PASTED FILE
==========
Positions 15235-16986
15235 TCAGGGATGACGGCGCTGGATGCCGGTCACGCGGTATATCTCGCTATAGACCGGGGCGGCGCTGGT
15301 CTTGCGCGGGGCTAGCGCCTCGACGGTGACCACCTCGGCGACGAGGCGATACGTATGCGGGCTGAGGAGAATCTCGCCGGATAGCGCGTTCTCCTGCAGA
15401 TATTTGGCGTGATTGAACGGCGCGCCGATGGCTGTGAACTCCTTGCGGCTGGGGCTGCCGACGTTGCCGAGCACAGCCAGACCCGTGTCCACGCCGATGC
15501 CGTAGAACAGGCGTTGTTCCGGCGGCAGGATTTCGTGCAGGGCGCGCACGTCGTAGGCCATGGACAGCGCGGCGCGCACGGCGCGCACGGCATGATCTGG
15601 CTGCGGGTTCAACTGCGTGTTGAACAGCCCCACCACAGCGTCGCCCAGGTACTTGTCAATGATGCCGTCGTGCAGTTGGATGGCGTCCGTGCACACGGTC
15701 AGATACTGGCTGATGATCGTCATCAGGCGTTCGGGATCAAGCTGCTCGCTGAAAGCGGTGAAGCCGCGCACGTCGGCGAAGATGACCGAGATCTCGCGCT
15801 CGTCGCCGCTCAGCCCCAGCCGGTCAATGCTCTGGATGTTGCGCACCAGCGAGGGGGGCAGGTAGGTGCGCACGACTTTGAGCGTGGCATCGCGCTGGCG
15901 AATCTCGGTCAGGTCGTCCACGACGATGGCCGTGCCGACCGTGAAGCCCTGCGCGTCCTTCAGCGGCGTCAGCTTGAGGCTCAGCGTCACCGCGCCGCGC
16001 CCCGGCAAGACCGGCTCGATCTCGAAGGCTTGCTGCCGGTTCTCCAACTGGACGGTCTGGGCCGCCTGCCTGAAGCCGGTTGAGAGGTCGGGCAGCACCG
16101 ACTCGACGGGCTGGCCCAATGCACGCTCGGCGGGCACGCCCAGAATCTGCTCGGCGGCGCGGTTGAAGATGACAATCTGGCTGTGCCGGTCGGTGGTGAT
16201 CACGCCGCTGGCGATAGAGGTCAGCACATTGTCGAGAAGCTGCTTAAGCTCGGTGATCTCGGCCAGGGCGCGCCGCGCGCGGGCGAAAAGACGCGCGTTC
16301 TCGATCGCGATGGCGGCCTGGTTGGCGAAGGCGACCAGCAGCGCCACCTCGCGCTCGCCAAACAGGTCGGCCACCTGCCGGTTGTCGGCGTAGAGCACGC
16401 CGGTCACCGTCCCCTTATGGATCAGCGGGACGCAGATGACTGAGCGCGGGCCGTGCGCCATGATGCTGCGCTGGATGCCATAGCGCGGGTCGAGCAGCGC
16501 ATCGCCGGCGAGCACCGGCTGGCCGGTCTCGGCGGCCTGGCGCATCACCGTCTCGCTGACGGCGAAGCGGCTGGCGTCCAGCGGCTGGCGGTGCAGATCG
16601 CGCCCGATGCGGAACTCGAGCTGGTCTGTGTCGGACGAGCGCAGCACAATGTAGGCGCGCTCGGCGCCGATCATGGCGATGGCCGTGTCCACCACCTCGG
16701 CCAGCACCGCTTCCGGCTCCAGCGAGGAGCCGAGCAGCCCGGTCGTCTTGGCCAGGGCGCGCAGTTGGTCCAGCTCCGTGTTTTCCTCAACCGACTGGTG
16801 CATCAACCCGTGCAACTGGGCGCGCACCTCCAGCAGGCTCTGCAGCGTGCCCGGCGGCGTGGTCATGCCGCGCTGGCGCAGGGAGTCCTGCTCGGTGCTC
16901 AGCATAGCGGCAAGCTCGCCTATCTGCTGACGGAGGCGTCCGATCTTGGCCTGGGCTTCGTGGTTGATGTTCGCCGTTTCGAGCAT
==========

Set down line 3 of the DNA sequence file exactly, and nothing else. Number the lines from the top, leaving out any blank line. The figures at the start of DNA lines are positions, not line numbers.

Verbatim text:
15301 CTTGCGCGGGGCTAGCGCCTCGACGGTGACCACCTCGGCGACGAGGCGATACGTATGCGGGCTGAGGAGAATCTCGCCGGATAGCGCGTTCTCCTGCAGA